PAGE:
A POSTING to Scotland might mean an opportunity to get back to your roots or an adventure a long way from home but either way, Scotland has lots to offer Army families. Whether you are planning to soak up the culture of the capital, try dolphin spotting in the waters off Inverness or play on the beaches at Leuchars, you will be spoilt for choice of how to spend your free time.

However, there can be issues and that’s why this year AFF has made Scotland a focus.

We’ve been listening to those of you living in Scotland and getting a greater understanding of your life there.

We surveyed families across Scotland and held a roadshow in Kinloss for you to come and tell us about your lives. From Brexit and Scottish independence concerns to F&C and housing queries, your issues have been heard and fed back to our specialists, the chain of command and Scottish Government. To read more about the Scotland survey results, visit aff.org.uk

Following the Roadshow, it was clear that education is a big concern, with access to school places, curriculum differences and the impact of the later starting age causing issues.

There are different term dates – the summer holidays tend to start at the end of June and end in the middle of August.

One family told AFF: “It has not been a problem for us moving to Scotland, but I am worried we will have a real problem with our next move because my son will have missed his first year of school.”

AFF is investigating and has taken all your concerns back to stakeholders to see if more support can be made available to Army families.

Lucy Scott, AFF’s Education & Childcare Specialist said: “There are more similarities than there are differences. Scottish schools and many organisations, such the Royal Caledonian Education Trust (RCET), are doing a lot of work around supporting Armed Forces children. There’s also a useful Education in Scotland booklet produced by the DCYP and a wealth of information at education.gov.scot.”

If you have any education concerns, contact Lucy at ec@aff.org.uk

Depending on where you live, employment opportunities vary. For families living in the Edinburgh or Glasgow areas, there are plenty of options. However, it can be trickier in the more rural areas and our survey and roadshow highlighted that finding suitable childcare is an issue for many.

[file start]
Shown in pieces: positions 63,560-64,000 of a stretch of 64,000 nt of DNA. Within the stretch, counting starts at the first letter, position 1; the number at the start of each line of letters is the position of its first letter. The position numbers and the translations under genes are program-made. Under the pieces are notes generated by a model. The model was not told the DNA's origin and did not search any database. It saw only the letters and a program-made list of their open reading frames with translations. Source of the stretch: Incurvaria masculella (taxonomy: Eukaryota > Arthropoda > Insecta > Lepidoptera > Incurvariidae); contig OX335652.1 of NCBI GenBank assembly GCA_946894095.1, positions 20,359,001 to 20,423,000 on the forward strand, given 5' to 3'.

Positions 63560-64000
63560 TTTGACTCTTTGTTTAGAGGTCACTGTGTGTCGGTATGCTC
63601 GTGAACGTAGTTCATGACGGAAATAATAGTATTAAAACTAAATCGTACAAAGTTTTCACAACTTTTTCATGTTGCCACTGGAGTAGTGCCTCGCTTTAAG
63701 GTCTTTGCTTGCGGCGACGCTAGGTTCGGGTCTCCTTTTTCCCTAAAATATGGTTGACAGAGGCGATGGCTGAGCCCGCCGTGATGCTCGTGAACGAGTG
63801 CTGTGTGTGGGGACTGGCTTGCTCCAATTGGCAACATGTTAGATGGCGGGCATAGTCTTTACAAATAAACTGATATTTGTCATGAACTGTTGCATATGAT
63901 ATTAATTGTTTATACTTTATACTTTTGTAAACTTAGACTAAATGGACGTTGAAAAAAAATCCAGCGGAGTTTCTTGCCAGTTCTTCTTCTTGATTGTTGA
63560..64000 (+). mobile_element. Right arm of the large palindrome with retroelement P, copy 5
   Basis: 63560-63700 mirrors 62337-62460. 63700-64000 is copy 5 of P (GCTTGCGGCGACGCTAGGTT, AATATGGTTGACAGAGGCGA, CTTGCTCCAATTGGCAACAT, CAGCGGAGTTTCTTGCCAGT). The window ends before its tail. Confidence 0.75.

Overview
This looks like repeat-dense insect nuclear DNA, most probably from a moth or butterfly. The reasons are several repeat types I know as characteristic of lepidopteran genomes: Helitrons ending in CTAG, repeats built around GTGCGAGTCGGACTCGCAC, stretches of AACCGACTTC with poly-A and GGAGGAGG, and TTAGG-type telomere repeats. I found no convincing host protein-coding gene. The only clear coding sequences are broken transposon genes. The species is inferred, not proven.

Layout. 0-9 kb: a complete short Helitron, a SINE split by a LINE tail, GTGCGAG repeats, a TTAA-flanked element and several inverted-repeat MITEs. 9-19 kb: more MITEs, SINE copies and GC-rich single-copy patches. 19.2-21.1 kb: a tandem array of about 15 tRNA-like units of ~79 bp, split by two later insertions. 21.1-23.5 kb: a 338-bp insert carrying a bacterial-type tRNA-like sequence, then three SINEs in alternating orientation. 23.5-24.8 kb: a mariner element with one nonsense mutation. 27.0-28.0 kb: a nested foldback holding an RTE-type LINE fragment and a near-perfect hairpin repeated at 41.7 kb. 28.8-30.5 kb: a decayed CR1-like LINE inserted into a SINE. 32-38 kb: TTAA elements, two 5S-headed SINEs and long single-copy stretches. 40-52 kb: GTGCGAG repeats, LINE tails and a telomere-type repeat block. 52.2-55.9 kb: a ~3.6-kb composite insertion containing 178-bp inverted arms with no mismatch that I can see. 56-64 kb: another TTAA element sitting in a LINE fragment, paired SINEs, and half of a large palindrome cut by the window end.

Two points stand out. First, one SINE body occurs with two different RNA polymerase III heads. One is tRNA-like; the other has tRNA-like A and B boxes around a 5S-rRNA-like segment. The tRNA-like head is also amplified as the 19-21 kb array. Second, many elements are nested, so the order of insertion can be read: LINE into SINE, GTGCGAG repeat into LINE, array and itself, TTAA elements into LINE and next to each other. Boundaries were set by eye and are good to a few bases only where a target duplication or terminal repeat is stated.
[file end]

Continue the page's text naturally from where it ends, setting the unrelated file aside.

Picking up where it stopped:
There are lots of initiatives helping spouses find regular employment or supporting you to start your own business.

For example, Recruit for Spouses launched operations in Scotland last year to help you find jobs which match your skills and aspirations. They have already had some considerable success, so if you’d like some support, visit recruitforspouses.co.uk

The Supporting the Unsung Hero Business Start-Up Programme, developed specifically for Armed Forces families, has also recently run a successful course in Scotland.

Taking action
AFF regularly works with the Scottish Government. We sit at the Scottish cross-party parliamentary group for the Armed Forces community and present to the members issues that families can face whilst serving in Scotland. We also have a six-monthly meeting with the Scottish policy department, which is keen to hear your issues and look at policies that may affect serving families.

Whether you’re in Scotland for a brief time or staying a while there is much to explore and enjoy. If you do have any problems there is always someone on hand to help you, whether it’s the welfare team or the AFF Scotland Co-ordinator via aff.org.uk

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